Glenn W. Bostrom
March 5, 1914 – September 30, 2010
Glenn W. Bostrom, our founder, our friend, and our beacon passed away September 30, 2010 in Glenview, IL leaving behind a legacy of leadership, innovation, and passion in the Association Management Company (AMC) industry.
Glenn Bostrom was born March 5, 1914 in Vinton, Iowa……education here…..family here…………he served honorably in WWII in Italy and South Africa. He met his wife, Clyde, during the war and they had two children, Robert and Karin. Glenn was the dear grandfather of four grandchildren: Kimberly, Kevin, William, and Melissa and proud great-grandfather of six.
In 1949, Glenn resigned from the salt division of General Foods when several of his clients in the water-treatment industry asked him to serve as executive director of their new trade association, the National Association of Soft Water Service (now the Water Quality Association). After four years with the association, Glenn moved into the industry, working for water-treatment and manufacturing companies in California and the Midwest. Based on his industry and nonprofit experience, Glenn came to believe that managing multiple associations made the most business sense. And in 1965, with more than 25 years of association and community service experience, Glenn purchased and renamed a Chicago-based association management company, known today as Bostrom.
Glenn brought his expertise to Bostrom and created significant change in the association management company industry. Most notable of his work was that of his unique, multiple management approach that tied all functions to a unified accounting code. The system has been integrated into a new infrastructure and is still used today.
Glenn always believed his people were his greatest asset and continual professional growth should always be pursued – “grow or go” he’d say many times to his team and something he himself lived by his entire lift. A member of ASAE since 1949 – when it was still known as American Trade Association Executives – he gave Bostrom employees an annual education allowance as encouragement to stay on top of industry trends and earn the CAE designation – a practice still held today at Bostrom.
Glenn has received numerous accolades for his service in the industry, in particular the ASAE Lifetime Achievement Award he received in 1995 and the AMC Institute (AMCi) Lifetime Achievement Awards in 2004. In addition, AMCi regularly presents an award named The Glenn W. Bostrom Award for Service, Quality and Excellence, an honor to his professional and lasting contributions to association management.
Glenn’s passion for the association industry emerged through his unending devotion to his employees, and the trade group dedicated to making association management companies succeed. He was a determined competitor in the market but always encouraged AMCs to share best practices in serving associations. He was always open to sharing his experience with other AMCs and believed that when all players in a market collaborated, it became a better market as a whole.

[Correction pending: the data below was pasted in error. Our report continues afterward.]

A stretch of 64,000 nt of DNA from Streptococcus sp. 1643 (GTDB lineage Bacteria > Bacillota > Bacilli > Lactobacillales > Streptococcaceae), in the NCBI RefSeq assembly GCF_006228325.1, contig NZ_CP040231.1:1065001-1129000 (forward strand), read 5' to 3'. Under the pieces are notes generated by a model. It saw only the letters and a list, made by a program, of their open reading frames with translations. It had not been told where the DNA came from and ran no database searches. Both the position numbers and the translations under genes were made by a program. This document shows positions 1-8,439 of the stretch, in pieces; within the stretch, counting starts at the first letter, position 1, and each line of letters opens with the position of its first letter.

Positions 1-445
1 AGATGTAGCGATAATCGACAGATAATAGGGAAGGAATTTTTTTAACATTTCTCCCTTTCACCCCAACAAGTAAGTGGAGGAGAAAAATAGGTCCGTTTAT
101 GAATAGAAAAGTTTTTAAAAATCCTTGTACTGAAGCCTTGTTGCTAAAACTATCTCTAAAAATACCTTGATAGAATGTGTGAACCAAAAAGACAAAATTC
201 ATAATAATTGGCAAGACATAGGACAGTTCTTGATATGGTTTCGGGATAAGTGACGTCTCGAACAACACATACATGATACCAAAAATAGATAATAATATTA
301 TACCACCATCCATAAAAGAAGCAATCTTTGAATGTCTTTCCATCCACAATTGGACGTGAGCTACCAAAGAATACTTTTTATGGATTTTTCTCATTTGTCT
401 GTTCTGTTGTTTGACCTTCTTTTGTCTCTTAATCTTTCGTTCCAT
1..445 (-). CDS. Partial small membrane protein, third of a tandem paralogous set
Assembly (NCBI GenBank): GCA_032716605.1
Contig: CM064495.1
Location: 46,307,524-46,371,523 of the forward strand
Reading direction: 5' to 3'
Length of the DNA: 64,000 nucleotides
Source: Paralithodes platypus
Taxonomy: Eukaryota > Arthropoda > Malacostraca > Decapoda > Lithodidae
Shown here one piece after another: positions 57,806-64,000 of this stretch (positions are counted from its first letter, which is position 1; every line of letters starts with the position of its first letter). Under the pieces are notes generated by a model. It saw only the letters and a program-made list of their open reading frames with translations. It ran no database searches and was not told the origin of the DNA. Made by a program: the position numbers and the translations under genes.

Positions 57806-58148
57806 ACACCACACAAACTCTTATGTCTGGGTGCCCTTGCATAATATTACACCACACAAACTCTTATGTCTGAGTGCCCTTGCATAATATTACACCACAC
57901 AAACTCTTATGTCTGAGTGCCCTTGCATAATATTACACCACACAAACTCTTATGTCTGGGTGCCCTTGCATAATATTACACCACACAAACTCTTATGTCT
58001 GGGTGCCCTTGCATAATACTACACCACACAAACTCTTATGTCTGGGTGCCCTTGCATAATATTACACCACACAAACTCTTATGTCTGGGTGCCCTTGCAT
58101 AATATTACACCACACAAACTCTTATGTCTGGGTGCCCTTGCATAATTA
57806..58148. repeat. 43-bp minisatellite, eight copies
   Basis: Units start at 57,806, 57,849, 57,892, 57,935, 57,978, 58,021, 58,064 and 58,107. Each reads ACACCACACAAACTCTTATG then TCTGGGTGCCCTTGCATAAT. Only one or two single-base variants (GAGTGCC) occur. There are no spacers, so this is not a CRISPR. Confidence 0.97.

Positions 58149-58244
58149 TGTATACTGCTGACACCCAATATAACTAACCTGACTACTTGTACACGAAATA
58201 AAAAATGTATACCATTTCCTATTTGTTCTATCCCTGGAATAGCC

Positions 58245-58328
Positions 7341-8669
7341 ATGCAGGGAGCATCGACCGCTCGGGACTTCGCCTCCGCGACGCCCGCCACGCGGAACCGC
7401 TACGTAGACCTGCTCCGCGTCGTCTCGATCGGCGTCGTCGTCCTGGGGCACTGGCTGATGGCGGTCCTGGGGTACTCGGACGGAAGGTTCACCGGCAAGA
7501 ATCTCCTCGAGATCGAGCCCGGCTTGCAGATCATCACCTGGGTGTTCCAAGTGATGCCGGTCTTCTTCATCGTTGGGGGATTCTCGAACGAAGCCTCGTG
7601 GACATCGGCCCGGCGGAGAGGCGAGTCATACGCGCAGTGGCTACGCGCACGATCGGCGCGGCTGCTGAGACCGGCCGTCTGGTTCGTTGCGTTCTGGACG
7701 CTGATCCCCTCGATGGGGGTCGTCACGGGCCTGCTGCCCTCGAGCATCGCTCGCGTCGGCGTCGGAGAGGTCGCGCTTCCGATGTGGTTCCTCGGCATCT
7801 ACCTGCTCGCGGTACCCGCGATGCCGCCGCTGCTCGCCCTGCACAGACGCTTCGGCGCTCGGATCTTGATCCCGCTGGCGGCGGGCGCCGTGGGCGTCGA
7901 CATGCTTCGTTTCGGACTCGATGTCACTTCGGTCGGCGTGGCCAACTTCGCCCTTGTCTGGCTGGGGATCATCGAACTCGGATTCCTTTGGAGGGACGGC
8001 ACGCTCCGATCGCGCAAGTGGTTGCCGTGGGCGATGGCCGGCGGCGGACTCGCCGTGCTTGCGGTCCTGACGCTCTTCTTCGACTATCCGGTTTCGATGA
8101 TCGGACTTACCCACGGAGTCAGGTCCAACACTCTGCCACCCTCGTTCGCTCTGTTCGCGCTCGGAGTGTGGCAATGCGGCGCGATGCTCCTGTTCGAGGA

In 1995, when interviewed for an ASAE article regarding his Lifetime Achievement Award,Glenn was quoted about association management saying, “It’s an excellent opportunity for those who can both handle details and know how to delegate. There’s no other place where you can find a job so rewarding. If we do our jobs well, every professional is a better professional and every company is a better company.”
In his “retirement” Glenn founded and served as president of the Success Institute that was a service company supplying a cadre of speakers and materials based on a philosophy of growth that emphasizes that age should not be stereotyped as “too old” to grow and be productive.
Glenn remained an active Board member of Bostrom up until his passing. In July, ASAE featured Glenn and Bostrom’s president, Randy Lindner, as the feature cover article on mentoring relationships. Glenn and Randy have been mentor-mentee for more than 30 years in the association industry. In the article Glenn said that mentoring helped him see that wealth is not only measured in dollars; his mentoring relationships have made it easy for him to feel wealthy. He also said that his parents were his mentors too, and that they taught him the importance of being the best that he could be and that if he couldn’t help someone, he shouldn’t hurt them.
In addition to his years of work in the industry, Glenn contributed greatly to community and charitable organizations such as Rotary International, Roosevelt University, Cornell College, Iowa Wesleyan College, Lion’s Club and the Masons.
“Glenn enriched all our lives and taught us to work hard to enrich the lives of others by furthering the mission of the organizations that we served. He always said that the AMC model was one of the few career opportunities that provided the opportunity to have a positive impact on the lives of others in some small way every day. We will miss our friend and mentor, ” said Randy Lindner, president of Bostrom.